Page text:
Hagar was a concubine who gave Abraham a son named Ishmael. Hagar and Ishmael were expelled from Abraham's house when Sarah, Abraham's wife gave birth to a son of their own. This is an insult that means foolish non-Jew, or indicates someone who has been expelled from Judaism, ie. Christians.
"Black-(25) Monday ..." See in text (Act II - Scene V)
On Easter Monday in 1360, a sudden hail storm opened up on a battalion of English soldiers and killed over 1,000 men. The losses were so bad that English troops lost more soldiers on this day than any previous battle in the Hundred Year's War. The event is referred to as Black Monday.
Act III - Scene II
"Midas..." See in text (Act III - Scene II)
King Midas is a character from Greek mythology who turned everything he touched into gold. He prayed for this "golden touch" without thinking through the implications of his wish. Midas turns his own daughter into a golden statue before starving to death surrounded by his gold. Midas's story is a classic example of be careful what you wish for.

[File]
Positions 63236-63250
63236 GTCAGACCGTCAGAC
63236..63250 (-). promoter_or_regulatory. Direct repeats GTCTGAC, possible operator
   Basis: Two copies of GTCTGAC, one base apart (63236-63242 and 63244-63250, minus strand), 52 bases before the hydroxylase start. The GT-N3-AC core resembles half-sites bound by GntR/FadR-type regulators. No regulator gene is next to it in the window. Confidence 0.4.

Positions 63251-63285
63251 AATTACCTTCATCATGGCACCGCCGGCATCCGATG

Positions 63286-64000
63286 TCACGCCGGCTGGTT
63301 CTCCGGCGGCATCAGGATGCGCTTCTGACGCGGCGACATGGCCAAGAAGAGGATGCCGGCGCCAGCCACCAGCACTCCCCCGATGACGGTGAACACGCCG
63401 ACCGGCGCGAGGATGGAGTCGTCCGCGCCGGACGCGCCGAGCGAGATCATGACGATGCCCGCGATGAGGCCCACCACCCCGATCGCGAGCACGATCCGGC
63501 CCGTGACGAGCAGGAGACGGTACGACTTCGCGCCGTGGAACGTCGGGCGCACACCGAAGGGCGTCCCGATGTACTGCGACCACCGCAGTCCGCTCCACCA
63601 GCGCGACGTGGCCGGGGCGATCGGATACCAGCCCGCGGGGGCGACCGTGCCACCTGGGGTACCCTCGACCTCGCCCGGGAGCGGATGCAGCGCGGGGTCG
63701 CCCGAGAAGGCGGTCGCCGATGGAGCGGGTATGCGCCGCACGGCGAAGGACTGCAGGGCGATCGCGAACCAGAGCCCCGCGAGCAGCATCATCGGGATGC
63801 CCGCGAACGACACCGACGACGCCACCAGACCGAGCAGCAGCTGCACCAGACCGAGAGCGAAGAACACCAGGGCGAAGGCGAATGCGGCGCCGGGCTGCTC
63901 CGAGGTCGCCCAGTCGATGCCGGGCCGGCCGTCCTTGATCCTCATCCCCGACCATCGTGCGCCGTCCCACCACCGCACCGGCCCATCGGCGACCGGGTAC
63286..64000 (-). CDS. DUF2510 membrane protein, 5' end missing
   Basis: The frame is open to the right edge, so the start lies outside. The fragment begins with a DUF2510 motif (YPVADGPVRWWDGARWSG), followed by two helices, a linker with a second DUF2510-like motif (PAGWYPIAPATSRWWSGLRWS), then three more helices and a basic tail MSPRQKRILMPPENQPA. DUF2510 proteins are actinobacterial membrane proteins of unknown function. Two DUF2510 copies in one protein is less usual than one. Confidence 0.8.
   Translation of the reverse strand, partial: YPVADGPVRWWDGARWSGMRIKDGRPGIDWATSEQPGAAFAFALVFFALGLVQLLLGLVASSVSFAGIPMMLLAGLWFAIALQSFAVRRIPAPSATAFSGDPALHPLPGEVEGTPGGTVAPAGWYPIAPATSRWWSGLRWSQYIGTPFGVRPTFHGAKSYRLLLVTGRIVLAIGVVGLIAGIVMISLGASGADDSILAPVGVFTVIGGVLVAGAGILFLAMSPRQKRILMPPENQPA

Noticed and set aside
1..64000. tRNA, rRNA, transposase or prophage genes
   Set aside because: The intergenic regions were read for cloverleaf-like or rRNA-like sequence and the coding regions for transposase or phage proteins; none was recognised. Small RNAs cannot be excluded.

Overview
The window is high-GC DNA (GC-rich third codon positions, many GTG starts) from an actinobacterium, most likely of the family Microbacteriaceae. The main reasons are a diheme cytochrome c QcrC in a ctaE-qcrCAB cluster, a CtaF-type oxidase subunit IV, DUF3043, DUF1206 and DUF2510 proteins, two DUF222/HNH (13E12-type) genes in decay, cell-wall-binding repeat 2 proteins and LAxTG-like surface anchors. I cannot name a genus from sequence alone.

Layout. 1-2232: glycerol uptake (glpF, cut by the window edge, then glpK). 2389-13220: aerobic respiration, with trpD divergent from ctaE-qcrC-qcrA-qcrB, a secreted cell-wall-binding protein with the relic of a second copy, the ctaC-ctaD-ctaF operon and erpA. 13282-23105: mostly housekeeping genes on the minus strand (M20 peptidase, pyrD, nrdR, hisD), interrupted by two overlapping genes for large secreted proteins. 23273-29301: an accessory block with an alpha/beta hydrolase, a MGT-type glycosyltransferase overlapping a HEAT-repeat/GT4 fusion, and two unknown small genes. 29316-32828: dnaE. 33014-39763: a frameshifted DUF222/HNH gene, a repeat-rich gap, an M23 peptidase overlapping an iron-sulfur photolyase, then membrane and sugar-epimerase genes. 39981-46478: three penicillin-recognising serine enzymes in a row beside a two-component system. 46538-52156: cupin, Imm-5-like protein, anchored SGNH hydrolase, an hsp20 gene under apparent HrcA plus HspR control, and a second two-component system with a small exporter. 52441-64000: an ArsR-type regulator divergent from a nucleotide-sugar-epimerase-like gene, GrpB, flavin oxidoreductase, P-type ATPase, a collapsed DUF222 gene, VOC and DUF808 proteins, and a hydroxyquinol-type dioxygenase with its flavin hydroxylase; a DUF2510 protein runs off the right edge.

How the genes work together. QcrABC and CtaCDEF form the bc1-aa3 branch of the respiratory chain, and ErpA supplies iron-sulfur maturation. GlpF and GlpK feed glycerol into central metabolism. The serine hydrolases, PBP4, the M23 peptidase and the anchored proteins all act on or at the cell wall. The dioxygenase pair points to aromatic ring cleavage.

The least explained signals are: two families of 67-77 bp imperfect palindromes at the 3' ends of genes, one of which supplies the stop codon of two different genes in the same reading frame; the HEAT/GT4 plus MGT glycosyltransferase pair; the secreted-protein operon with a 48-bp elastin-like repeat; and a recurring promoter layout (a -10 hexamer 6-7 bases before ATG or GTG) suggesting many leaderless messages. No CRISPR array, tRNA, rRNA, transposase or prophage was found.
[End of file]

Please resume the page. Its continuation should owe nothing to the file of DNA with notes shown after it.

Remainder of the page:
"Alcides..." See in text (Act III - Scene II)
In mythology, Alcides, or Hercules, saved Hesione, the princess of Troy, from a sea monster sent by Poseidon to punish Hesione's father for breaking a bond. Hesione was stripped naked and tied to a rock to await the monster when Hercules came across her. He promised her father to rescue her in exchange for a herd of magical horses. Portia compares Bassanio to Hercules and herself to Hesione. She claims that Bassanio intends to rescue her because he loves her instead of for monetary. However, this metaphor is slightly ironic as Bassanio could, like Hercules, intend to rescue Portia for the reward.